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type of internet connection, or hopefully my data plan works on my phone so i can do what i need to do on a daily basis. it hurts my business when there is no reception in the area. i am 35. kids younger than me right now, the next generation, are expecting to have connectivity in the city. it is ridiculous that there isn't in certain parts of the city. it is a hazard. it is a danger, in the sense that most people my age these days do not even have a land line to call services we need in cases of emergency. i hope you guys take that into consideration. san francisco is supposed to be a leading model in the world. and we are behind already. i am 35 years old, and i expect more from the city, being born and raised here and seeing other cities better than us in certain
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areas of technology and what not. that is about it. president olague: thank you. mark leech, daniel hiya, regina van. >> good afternoon. mining is mark leech. i lived in north beach and worked in richmond. i wish more people speaking for the dr could live in north beach and not leave. but i have to be able to communicate with the world. i do not need a call dropping because there is not an antenna within a certain range. two years ago, it was proposed that we have free wifi for san francisco. why didn't we? because of infrastructure. we did not have the communications ability for a
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company to sponsor that for the city. t-mobile is trying to do what some of the other cell companies are trying to do, established a network of antennas. these antennas put out less rf frequency of a typical police car on the street using its police radio. are we going to get rid of all the police cars because they are putting out too much rf? no. it is an inconsequential thing. we have children that need an education, children that need to communicate. we have people that need to communicate for business, for work, and for social reasons in general. how are we going to do that if we do not have a communication system? we are talking about putting up an antenna on three buildings, an antenna that is little more than the height of this podium. if he said that back 7 feet or 35 feet, you are not even going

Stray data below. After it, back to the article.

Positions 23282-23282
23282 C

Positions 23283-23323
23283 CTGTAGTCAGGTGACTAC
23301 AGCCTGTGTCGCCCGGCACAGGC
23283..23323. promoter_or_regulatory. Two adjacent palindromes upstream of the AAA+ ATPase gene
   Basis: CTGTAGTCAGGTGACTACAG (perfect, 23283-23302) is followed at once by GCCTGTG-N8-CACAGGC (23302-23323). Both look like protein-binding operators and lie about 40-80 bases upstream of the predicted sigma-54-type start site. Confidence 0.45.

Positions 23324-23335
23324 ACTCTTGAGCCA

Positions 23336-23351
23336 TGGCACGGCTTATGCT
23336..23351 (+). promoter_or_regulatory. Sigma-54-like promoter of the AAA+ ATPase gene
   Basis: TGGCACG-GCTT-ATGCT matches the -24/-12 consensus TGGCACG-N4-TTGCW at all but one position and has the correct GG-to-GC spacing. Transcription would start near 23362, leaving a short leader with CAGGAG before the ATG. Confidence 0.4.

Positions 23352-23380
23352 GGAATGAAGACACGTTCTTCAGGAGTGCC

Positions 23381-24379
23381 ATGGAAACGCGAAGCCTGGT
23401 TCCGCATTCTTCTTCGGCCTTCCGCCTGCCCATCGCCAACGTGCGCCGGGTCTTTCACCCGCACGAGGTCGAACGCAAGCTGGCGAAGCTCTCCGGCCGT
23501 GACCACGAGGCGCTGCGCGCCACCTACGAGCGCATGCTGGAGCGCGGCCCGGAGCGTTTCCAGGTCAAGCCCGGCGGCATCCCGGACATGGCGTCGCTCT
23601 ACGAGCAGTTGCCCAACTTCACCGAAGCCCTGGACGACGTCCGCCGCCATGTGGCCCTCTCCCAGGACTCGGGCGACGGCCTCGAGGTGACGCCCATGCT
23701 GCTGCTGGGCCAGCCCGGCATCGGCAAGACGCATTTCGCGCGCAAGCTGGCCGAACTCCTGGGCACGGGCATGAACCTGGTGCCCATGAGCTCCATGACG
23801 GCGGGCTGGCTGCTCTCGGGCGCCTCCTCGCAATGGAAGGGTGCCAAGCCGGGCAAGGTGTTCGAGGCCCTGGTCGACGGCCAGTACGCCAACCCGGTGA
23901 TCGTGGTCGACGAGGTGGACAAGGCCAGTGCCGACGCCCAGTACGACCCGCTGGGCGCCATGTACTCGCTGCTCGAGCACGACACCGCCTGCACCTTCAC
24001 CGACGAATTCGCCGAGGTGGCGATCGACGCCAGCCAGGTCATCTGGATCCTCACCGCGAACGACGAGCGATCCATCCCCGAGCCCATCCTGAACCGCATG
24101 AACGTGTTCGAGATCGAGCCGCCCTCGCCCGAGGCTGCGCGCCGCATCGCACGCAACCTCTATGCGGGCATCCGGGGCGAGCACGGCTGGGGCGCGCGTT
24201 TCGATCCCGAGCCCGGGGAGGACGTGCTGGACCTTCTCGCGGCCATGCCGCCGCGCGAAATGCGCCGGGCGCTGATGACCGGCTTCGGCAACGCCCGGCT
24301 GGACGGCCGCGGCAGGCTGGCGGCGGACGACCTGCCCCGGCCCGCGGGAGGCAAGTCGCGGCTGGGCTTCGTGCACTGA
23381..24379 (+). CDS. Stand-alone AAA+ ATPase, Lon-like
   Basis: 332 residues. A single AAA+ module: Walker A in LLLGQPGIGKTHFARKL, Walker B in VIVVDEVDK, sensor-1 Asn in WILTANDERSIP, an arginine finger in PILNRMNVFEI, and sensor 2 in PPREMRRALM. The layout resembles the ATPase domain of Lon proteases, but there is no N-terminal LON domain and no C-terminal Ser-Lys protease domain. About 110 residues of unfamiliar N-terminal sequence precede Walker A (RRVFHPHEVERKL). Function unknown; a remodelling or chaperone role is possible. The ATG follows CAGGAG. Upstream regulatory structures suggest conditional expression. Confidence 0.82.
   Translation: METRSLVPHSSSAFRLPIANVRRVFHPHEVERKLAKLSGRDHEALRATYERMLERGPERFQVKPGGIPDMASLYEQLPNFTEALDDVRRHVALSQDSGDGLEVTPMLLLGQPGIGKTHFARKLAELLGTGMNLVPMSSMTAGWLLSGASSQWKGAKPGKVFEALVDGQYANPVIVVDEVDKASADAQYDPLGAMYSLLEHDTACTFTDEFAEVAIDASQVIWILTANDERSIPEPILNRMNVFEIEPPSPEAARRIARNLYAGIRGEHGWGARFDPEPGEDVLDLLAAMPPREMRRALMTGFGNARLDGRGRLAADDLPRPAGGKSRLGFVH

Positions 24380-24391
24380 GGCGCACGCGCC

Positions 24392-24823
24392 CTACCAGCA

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to see it from the street. if you live across the street on the fourth floor apartment, you will have a slightly obstructed view from your dining room, but you will see other metal things picking up on the roof anyway. as a city, we need to improve our communications ability for the advances that are being made. we are g3. all of us within this group -- we'll have smart phones. we depend on g3. we need more connectivity. this is what t-mobile is proposing. this is why i say please reject the dr. please reject additional government spending on needless investigations. thank you. >> good evening. mining is mike -- my name is mike leon.
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i own a retail store on grant avenue. my customers rely on cell phones. many customers find my shop through dozens of websites. wireless service is essential. the wireless devices are used a shopping tools. some customers might purchases using their cell phones. many point of cell systems are now converting to wireless systems. i hope this department will not stand in the wake of the future. i also want to talk about emergency services. i use my cell phone to make emergency calls to police in the neighborhood, whether someone is injured or drunk and passing by, or there is a street hazard. earlier this week, the commander said many of his officers use their cell phones all the time in the line of duty around north beach. it's so fun drop would endanger
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the lives and the competitiveness -- a cell phone drop would endanger lives and the competitiveness of small businesses. i sent a petition around grant ave. as residents, we do not oppose this solution to better wireless communications. i personally collected these citizens -- these signatures and verified there were either merchants or neighbors within the proximity of these sites. today, i witnessed a woman and a man collecting signatures against the project, and i witnessed this from my shop. this woman and man who did not speak a word of english signed the petition. i know this because i speak fluent spanish. when i asked if he knew what he signed after the fact, he said he did not.
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i asked if you lived in north beach. he told me he lived in south san francisco. commissioners, the idea of "not in my own backyard" -- we all use self and technology. i urge you to support this project. it will benefit the community of north beach. thank you. president olague: i called a few cards. fox was the last card we had, but i could not make up the first name. >> my name is daniel hiya. i am a san francisco resident, student, an entrepreneur. i moved to the city five years ago because of believe san francisco is a city of progress. we have certain standards would